CA Winery Blends Packaging & Consumer Insights To Create New Products

Photo: Stranger & Stranger.

Packaging is often an under-appreciated and under-utilized marketing asset.

I’m not talking about the marketing joke with the basic theme that every new brand manager wants to change the label design.  Rather, let’s explore how packaging (both structure and design) can become part of the actual concept and go-to-market strategy.

A California winery has just launched a new range of wines, that in my view, addresses a fundamental issue with buying wine:  more often than not, consumers lack basic wine knowledge and are thus intimidated, confused and uncomfortable buying wine.  But it’s not their fault.  It’s the fault of the wine industry.  I speak as a former wine importer and distributor who used packaging to address this hurdle.

Sonoma County wine company Truett-Hurst caught my attention because they’ve decided to make wine more approachable and easier to buy via using the packaging as an education and communications vehicle.

The line of wines is called Evocative Wrapped Bottles, and includes five variants or “brands” as the company refers to them that “are designed to tell a story, give a recipe, or celebrate a special occasion.”

Photo: Evocative Wrapped Bottles – Truett-Hurst winery.

Image: Truett-Hurst winery.

The winery notes that “with the added paper real estate, the wraps allow for more copy, recipes, and engagement among consumers in a way that a tiny back label cannot.”  This supports and brings to life the brand concept:  “consumers will be able to select a wine that suits their personal desires and needs, an attribute that the wine industry doesn’t address with standard packaging design.”

Photo: Stranger & Stranger.

Design firm Stranger & Stranger commented on the ideation process:  “We thought about why someone might be buying that particular wine. Then we wrapped the bottle in paper covered with recipes, pictures and stuff relating to whatever that occasion might be.”

Truett-Hurst has identified 22 buying occasions and apparently created 22 corresponding wines.  Nine SKUs are selling at the Safeway grocery chain in an exclusive US distribution launch (per Packaging World magazine).

Packaging World reported that “another eight SKUs will be released in spring 2013, for a total production of 100,000 cases in the first year. Wines are priced from $11.99 to $29.99.”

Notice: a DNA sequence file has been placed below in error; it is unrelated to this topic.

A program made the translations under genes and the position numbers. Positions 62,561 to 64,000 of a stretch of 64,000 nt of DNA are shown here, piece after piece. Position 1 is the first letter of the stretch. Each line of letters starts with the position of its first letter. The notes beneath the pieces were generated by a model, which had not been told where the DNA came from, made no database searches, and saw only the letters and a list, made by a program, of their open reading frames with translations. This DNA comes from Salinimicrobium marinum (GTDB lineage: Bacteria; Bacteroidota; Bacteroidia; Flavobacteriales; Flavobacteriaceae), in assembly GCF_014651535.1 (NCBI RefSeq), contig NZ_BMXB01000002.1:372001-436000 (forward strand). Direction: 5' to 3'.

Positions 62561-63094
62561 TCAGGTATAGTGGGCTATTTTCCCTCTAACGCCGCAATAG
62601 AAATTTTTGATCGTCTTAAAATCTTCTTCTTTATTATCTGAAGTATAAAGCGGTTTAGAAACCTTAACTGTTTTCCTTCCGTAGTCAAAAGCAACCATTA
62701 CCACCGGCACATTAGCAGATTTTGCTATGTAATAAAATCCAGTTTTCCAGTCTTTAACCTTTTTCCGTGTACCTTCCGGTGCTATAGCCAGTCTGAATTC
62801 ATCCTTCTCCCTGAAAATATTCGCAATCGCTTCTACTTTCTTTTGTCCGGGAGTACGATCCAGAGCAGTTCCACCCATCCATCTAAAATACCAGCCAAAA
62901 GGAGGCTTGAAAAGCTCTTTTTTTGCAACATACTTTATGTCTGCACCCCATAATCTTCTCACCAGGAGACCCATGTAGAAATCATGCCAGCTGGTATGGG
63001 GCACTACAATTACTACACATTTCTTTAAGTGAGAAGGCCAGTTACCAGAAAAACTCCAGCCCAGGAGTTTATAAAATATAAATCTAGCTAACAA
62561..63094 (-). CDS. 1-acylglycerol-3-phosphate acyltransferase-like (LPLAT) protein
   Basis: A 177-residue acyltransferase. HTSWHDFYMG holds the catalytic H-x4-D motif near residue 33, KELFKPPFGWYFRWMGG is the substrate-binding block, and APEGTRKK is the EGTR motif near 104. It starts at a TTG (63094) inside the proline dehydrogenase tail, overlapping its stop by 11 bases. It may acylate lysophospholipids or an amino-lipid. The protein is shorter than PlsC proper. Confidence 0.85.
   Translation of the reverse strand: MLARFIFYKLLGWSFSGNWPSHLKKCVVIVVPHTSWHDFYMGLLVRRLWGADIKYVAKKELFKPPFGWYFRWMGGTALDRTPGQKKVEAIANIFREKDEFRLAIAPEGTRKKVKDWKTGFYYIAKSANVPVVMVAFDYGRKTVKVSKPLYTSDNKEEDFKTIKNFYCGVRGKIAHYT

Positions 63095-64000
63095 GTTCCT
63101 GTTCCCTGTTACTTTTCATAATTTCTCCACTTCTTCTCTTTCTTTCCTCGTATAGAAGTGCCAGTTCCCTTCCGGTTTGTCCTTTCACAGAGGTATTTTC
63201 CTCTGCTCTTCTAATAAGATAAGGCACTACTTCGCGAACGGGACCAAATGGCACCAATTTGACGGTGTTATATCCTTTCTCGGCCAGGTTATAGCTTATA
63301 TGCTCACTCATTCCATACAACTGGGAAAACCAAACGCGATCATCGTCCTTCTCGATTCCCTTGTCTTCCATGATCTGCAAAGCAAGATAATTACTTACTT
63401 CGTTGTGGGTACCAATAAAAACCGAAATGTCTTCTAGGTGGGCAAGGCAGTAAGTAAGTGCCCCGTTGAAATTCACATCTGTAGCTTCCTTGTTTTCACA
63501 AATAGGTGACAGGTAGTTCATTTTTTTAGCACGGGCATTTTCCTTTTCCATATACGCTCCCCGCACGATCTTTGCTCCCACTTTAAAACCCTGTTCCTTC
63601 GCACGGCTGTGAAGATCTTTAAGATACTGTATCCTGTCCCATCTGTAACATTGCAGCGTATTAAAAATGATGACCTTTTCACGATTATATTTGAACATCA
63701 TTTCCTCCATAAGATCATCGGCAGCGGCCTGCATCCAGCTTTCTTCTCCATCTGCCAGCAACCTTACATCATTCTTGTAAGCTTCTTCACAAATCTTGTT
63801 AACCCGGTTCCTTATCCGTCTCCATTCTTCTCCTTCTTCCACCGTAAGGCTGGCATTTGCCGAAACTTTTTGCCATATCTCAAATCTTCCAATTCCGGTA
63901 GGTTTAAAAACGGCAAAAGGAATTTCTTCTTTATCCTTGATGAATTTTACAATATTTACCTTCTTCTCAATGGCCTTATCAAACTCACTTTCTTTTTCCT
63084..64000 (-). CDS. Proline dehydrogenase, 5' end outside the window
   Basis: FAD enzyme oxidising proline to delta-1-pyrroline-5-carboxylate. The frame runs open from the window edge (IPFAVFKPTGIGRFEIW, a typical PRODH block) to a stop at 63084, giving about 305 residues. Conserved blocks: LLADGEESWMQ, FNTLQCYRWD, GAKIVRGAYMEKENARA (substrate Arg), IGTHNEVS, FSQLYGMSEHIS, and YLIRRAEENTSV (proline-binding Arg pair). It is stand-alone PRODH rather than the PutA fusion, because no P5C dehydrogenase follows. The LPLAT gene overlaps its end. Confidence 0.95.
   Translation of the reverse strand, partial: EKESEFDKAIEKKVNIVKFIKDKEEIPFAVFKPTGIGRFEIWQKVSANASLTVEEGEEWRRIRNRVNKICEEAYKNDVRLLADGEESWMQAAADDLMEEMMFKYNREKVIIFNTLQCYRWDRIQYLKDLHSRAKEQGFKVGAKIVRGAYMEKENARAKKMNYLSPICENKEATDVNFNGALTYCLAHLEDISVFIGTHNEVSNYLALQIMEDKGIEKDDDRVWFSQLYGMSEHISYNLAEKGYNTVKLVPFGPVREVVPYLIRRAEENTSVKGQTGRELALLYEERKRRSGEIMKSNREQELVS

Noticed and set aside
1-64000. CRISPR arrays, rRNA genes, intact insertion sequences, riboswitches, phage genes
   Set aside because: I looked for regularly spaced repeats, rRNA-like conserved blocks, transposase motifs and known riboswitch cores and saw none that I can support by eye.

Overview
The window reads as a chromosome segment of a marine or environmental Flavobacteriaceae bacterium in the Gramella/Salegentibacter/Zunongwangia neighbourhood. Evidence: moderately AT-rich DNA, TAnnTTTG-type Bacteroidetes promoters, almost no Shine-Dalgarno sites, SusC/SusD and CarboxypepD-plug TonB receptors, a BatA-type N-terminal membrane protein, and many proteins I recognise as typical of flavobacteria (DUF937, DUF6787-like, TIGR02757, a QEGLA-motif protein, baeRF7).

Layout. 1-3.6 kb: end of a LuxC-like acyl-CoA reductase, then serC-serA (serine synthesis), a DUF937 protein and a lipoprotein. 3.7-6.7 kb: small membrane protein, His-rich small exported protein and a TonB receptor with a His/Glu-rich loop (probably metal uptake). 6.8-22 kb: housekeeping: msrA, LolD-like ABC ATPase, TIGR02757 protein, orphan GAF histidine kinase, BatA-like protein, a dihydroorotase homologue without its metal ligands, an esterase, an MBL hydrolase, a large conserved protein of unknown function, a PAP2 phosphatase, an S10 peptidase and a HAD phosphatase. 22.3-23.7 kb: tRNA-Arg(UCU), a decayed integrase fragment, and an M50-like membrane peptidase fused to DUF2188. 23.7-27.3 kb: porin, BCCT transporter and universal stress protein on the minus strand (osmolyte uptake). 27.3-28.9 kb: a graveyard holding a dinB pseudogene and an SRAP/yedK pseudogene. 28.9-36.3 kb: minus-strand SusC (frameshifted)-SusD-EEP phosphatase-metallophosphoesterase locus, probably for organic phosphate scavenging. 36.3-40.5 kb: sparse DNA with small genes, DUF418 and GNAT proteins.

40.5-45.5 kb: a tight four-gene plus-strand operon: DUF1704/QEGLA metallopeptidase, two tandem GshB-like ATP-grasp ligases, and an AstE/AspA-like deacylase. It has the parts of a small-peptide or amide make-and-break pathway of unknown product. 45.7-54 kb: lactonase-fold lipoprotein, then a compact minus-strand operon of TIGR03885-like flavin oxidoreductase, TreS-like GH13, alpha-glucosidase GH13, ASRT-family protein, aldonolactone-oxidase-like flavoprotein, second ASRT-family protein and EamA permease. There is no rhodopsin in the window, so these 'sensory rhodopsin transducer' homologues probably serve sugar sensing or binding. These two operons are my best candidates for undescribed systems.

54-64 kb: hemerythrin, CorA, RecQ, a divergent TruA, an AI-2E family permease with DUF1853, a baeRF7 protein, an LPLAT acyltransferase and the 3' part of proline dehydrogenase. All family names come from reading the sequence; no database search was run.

Details on the packaging technology are available here. 

Headline

Packaging can be a powerful component of the marketing and branding mix – when used skillfully.  Consider packaging at the beginning of any new product development process, and devote a section of your annual marketing plan to the topic.  Overall, let strategy and concept drive your packaging decision-making.  With today’s technology, combined with superior customer insight, packaging can be a real difference-maker for your products.

Harvey Chimoff is a hands-on marketing leader and business-wide collaborator who builds marketing capabilities in B2B/B2C organizations that drive customer success. Contact him at hchimoff at gmail dot com.

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2 responses to “CA Winery Blends Packaging & Consumer Insights To Create New Products

  1. Oh Well. I can take this as serious marketing only meant to be eye candy.
    Personally, when I see a label like that, I do not even try the wine as I also expect that it will not become a serious Brand.

    GDFO

    • Thanks for reading and for your comment GDFO.

      You raise a good point in that there are a number of wine brands who focus on label art (think animals and other objects, for example) as their on-shelf point-of-difference. Nothing wrong with that, per se, as long as the wine tastes good. And the bottom line is whether consumers enjoy the wine and repeat purchase. It’s not just about getting a good rating from one of the 100-point wine rating gurus – although that can certainly help sales.

      With the Truett-Hurst Evocative Wrapped Bottles launch, however, there is much more going on than just a fancy label. The idea is occasion-based marketing to help consumers match a wine with a specific occasion or type of food, which is done to make the wine buying process easier for the non-aficionado. This is a good thing for the wine industry. It’s also the result of well-thought marketing. Time will tell if it works, and yes, the wine needs to taste good. I’d also like to see the back label to fully understand the message to consumers.

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